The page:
Manufacturing Spare Body Parts for Surgeons To Practice On Before Tricky Procedures
Imagine this: A soldier with a gunshot wound arrives in a battleground hospital and undergoes X-rays and CT scans to determine the full extent of the damage. The attending surgeon inputs the scans into a computer, which uses the data to create an ultra-realistic 3-D model of the injury site. The surgeon then hits “print” and within a few minutes is holding a near-perfect, full-size replica of the injured area—whether it’s a shoulder, a thigh, a head, or an internal organ.
The surgeon performs a practice surgery on the model, to determine the best strategy and technique for extracting the bullet and stabilizing the wound. Every element of the model—the bone, the muscle, the connective tissue, the skin, and even the bullet—is highly realistic. Perhaps more importantly, the model also feels realistic. To the surgeon’s hands, using a scalpel to cut the model’s skin or muscle feels nearly identical to the real thing. After one or two trial runs on printed models, with better knowledge for how the procedure will look and feel, the surgeon performs the operation on the human patient.
Sandipan Mishra and Johnson Samuel, both assistant professors in the Department of Mechanical, Aerospace, and Nuclear Engineering, are using advanced manufacturing research techniques to turn this vision into reality.
There are several synthetic materials known to closely mimic skin, muscle, bone, and other biological materials. The challenge, however, is creating new methods for manufacturing a lifelike model or synthetic organ that incorporates all of these different materials, Samuel said.
“We’re not just talking about printing a synthetic bone, or fake skin, or a synthetic kidney. People already know how to do that. What we’re trying to do is bring all of that together into a new system which combines different manufacturing techniques to quickly print complex, lifelike, synthetic models of organs,” Samuel said.
“Emergency surgeries are often one-off opportunities—surgeons really only have one chance to get it right. With the rapid prototyping of synthetic organs, though, surgeons can reconstruct the exact problem they have, personalized to the patient, and practice it a few times before the actual operation.” —Sandipan Mishra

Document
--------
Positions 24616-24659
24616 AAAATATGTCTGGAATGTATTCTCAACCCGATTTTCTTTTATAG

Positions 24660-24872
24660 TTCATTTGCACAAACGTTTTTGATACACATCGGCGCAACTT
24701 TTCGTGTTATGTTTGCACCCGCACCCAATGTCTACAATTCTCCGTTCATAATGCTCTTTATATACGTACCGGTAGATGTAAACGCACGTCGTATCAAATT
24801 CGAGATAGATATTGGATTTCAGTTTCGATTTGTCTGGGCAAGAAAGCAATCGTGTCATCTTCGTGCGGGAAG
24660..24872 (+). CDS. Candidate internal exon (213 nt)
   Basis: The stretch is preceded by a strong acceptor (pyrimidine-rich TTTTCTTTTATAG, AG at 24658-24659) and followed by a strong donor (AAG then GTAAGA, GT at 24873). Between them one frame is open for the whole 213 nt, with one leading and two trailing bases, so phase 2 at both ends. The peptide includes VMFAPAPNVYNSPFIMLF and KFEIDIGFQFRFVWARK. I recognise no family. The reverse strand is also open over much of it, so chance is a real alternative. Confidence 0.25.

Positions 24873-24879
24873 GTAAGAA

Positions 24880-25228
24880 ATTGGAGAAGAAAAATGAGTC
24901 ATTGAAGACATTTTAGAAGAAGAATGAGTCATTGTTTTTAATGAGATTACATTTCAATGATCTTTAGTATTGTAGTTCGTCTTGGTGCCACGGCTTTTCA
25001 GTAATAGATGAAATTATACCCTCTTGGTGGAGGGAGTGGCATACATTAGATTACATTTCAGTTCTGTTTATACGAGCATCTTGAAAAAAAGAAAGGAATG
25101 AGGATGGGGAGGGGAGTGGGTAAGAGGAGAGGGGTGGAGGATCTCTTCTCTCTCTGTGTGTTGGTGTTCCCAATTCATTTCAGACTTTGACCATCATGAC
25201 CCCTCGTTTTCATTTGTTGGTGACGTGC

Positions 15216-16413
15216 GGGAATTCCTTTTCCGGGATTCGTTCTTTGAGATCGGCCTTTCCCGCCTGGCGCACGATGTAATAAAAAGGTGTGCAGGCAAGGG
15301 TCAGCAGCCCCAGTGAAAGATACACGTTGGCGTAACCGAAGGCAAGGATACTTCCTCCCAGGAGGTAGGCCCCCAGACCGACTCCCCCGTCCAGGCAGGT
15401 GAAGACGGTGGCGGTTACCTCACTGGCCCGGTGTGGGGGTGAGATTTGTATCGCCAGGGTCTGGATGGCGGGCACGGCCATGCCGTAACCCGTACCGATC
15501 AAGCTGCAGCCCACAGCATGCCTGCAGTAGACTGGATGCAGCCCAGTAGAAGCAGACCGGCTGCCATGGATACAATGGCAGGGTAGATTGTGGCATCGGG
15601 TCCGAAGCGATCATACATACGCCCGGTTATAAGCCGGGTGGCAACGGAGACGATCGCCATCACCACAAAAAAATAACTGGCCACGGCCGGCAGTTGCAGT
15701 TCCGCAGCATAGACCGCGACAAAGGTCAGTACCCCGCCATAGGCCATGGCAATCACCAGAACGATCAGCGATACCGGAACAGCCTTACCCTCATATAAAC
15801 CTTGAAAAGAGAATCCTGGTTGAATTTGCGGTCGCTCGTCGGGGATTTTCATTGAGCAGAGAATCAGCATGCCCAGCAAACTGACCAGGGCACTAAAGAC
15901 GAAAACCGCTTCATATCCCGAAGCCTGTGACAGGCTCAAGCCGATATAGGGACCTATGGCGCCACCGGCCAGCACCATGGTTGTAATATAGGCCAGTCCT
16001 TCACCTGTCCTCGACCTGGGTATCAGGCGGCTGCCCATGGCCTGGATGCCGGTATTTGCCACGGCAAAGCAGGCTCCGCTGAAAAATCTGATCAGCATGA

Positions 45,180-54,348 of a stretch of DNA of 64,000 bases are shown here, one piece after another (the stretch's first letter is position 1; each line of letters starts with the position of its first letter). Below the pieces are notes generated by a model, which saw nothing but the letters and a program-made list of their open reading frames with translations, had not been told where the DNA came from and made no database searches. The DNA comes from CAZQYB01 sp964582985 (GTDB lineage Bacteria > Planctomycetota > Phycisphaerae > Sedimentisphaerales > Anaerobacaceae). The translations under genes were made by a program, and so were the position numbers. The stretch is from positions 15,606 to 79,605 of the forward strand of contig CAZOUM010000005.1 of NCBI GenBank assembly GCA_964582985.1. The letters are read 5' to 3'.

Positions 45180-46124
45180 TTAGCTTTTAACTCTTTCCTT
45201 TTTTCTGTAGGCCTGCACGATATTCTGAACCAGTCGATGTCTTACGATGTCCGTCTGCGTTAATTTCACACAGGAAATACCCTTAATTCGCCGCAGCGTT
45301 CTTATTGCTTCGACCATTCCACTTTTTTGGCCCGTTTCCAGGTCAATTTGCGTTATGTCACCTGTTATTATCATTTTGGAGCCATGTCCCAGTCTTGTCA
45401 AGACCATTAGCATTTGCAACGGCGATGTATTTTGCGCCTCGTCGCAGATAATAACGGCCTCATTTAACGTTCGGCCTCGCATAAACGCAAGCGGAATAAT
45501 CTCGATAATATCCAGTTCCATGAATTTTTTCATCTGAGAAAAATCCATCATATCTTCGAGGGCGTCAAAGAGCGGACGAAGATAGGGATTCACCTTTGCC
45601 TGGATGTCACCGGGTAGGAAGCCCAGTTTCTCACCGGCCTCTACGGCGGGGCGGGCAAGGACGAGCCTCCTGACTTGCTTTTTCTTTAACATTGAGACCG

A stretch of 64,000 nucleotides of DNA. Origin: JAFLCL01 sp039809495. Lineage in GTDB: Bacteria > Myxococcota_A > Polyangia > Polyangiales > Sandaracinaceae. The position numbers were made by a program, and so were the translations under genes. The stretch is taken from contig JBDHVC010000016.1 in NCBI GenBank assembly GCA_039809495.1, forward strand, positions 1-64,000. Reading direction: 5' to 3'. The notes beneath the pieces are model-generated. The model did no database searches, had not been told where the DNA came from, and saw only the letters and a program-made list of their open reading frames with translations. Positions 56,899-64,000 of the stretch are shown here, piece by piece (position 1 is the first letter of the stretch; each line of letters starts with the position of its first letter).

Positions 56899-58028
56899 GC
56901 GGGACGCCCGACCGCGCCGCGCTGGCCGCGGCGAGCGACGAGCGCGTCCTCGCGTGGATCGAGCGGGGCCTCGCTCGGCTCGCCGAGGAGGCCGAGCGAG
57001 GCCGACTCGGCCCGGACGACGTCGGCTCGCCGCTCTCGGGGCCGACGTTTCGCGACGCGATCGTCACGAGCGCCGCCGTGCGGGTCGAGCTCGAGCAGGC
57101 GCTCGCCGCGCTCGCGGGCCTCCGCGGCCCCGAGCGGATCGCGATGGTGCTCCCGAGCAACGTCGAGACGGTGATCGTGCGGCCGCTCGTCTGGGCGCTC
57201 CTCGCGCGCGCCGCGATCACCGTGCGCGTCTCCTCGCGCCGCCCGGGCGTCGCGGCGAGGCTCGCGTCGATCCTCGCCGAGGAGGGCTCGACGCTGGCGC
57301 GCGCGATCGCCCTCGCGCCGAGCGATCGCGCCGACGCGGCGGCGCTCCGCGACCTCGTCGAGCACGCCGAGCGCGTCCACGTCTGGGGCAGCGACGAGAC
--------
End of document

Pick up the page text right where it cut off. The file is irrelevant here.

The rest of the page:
Every surgery is unique, because every patient is unique, Mishra said. Mass-produced models, therefore, would not be of much use to surgeons. Printing out synthetic organs based on CT or MRI scans of a specific patient, however, creates a highly personalized model.
“Emergency surgeries are often one-off opportunities—surgeons really only have one chance to get it right. With the rapid prototyping of synthetic organs, though, surgeons can reconstruct the exact problem they have, personalized to the patient, and practice it a few times before the actual operation,” Mishra said.
Mishra and Johnson spoke about this early-stage research project Nov. 2 at the Biomimicry and Additive Manufacturing Seminar, hosted by the Center for Automation Technologies and Systems (CATS) at Rensselaer and the Biomimicry Technical Assistance Team of the New York State Energy Research and Development Authority (NYSERDA).
The goal of the seminar was to bring together biologists and engineers and discuss how the biological world can inspire potential new solutions to established engineering problems, said CATS Director John Wen. Out-of-the-box thinking and dialogue, particularly when at the intersection of different academic disciplines, can lead to unexpected insights and new perspectives from which to tackle research problems, he said.
Additive manufacturing, including Samuel’s and Mishra’s project, is a new frontier in manufacturing. The idea involves putting materials together, in the desired shape with the required properties. This is an entirely different perspective than traditional manufacturing, which generally starts with a bulk material and removes or reduces it as needed. Additive manufacturing, which includes 3-D printing, promises to be less wasteful in terms of materials and more efficient in terms of energy consumption. Engineers have much to learn from biologists about the challenge and promise additive manufacturing, Wen said.
“In biological world, additive manufacturing is routinely used to build structures with fantastic properties and geometries from common raw materials and under benign processing conditions,” he said. “Together with NYSERDA, we are bringing together these two communities—biologists who study additive manufacturing in nature, and engineers who develop additive manufacturing machines—to explore areas of cross-fertilization.”